AFL to kick goals with 3D printed merch

AFL to kick goals with 3D printed merch

Imagine your own engraved AFL premiership cup.

杭州桑拿

A laser cut membership card. Or a goal-kicking Buddy Franklin figurine.

Those are all options now that the country’s biggest football code has signed up for a 3D printer merchandise deal.

The AFL will make its mark next season with 3D-printer created merchandise and branding after securing a partnership with printer company 333D.

The Victorian-based technology company, which was acquired by Oz Brewing Limited in January, won the licence agreement for the football code after approaching the league.

“It shows great foresight and progressiveness from the people at the AFL in embracing this new technology and the possibilities that it does lead us into,” 333D managing director Frank Pertile told AAP.

“We see it as a genuine opportunity to develop some really unique and exclusive 3D printable content.”

The company will work with the AFL’s marketing team in the off-season to develop a line of products, which could range from player action figures to medallions and coins.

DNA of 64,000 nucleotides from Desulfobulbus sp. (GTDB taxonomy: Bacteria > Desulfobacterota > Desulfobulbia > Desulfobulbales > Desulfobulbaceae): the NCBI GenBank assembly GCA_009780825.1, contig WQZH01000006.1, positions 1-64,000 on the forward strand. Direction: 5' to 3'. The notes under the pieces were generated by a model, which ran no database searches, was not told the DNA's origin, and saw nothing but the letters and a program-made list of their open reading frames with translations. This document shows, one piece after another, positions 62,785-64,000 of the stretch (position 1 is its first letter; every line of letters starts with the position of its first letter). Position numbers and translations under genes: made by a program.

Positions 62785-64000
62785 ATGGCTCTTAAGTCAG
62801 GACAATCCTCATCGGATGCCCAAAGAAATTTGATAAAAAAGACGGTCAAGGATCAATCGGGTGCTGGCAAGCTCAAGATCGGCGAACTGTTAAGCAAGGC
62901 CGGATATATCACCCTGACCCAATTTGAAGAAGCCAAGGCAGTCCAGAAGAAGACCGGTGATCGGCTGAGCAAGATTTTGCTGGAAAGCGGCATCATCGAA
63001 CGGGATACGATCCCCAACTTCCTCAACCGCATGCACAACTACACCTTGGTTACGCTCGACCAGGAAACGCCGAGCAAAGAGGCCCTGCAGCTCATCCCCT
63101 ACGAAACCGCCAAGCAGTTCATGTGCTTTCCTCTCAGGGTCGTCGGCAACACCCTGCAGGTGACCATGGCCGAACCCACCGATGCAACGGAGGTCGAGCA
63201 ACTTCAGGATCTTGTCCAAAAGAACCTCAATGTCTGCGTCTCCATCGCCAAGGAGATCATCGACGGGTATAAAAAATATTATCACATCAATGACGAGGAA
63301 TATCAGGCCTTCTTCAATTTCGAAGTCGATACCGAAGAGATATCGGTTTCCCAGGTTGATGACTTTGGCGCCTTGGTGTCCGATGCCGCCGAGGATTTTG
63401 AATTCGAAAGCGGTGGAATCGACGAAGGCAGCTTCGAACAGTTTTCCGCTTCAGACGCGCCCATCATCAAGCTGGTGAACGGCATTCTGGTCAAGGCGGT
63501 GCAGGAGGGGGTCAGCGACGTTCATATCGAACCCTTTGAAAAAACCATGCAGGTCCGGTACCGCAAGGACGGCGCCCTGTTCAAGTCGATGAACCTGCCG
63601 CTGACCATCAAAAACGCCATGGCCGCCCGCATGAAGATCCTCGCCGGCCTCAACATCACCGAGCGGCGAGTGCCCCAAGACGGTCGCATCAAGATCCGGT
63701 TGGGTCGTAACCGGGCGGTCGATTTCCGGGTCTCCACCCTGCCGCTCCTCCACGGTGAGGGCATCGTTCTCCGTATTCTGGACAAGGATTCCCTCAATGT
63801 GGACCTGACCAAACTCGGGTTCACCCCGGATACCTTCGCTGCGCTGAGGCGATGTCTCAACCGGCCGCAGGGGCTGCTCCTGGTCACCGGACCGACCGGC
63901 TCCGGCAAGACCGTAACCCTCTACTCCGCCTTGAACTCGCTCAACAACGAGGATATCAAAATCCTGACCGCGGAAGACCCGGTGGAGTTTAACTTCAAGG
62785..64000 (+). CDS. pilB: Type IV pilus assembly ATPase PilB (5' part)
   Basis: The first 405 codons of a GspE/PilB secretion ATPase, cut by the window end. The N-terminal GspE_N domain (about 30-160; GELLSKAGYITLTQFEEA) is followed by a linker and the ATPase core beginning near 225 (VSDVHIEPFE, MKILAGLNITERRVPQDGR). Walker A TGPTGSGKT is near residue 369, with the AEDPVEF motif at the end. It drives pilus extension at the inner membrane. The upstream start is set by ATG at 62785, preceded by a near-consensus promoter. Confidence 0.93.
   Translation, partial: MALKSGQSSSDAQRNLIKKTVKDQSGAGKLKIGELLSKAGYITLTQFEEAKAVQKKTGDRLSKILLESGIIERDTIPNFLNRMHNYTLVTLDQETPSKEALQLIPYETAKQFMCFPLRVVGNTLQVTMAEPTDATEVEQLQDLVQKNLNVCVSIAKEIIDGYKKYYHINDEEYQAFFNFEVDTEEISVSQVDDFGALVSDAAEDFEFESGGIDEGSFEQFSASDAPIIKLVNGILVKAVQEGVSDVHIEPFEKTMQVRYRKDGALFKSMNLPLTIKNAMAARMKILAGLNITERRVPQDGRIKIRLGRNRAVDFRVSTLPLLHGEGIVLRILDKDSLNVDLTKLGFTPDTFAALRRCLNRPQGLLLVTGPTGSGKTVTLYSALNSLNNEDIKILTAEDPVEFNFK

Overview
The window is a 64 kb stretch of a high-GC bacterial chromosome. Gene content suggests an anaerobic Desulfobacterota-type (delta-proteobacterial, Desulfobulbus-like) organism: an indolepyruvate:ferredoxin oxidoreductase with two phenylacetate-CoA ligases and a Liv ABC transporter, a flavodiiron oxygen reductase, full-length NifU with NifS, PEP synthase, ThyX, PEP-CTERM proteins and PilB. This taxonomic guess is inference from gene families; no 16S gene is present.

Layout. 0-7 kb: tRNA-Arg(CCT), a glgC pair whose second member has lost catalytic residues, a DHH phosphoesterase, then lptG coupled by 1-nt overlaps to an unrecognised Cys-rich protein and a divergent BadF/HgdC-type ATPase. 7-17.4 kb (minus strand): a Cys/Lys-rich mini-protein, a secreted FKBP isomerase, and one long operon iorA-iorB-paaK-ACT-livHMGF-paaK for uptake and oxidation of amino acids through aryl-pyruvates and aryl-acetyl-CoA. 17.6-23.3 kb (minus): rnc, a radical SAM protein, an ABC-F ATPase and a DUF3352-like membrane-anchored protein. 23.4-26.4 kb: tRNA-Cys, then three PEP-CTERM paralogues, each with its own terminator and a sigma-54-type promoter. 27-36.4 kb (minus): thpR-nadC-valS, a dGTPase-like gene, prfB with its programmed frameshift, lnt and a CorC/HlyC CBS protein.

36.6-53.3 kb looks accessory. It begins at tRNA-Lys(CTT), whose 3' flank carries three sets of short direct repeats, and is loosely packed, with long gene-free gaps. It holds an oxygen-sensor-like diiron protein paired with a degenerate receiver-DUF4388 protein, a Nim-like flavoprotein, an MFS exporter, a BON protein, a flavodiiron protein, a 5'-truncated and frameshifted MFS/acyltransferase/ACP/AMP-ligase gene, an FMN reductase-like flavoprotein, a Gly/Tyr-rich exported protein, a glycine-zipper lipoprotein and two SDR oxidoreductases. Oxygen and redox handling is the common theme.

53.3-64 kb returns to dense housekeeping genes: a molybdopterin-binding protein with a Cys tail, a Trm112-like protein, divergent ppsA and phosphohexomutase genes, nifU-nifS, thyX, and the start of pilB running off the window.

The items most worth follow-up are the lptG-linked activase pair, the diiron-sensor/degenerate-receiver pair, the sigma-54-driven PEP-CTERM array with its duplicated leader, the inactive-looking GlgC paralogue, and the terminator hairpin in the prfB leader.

333D has licence to design and create content for every aspect of the game including players, coaches, clubs and marquee games.

“There are 18 football clubs all with unique logos and colours, mascots and all sorts of things so we can develop content around those assets,” Mr Pertile told AAP.

“We haven’t nailed anything down at the moment but it’s just a question of sitting down with the AFL and marketing to develop a roll-out program for the next 12 months and see what we can come up with.”

He told AAP that the speed, detail and cost efficiency afforded by 3D printers blew open the possibilities for the sport’s merchandising.

Ideas in the works include customised memorabilia around occasions like players’ anniversaries, finals season or marquee games which could have a limited run.

“With the technology, there’s no enormous lead time, you can develop things on short notice and you don’t have to manufacture things to mass volume to justify spend.

“We can print in polymer plastic, print in nylon, we can print things in titanium and we are in the process of doing all of that now.”

The company manufactures its own printers in Melbourne and offers printing services in a number of fields including medical, defence, automotive and aerospace industries.

It’s believed this is the first agreement of its type in the Australian sporting arena.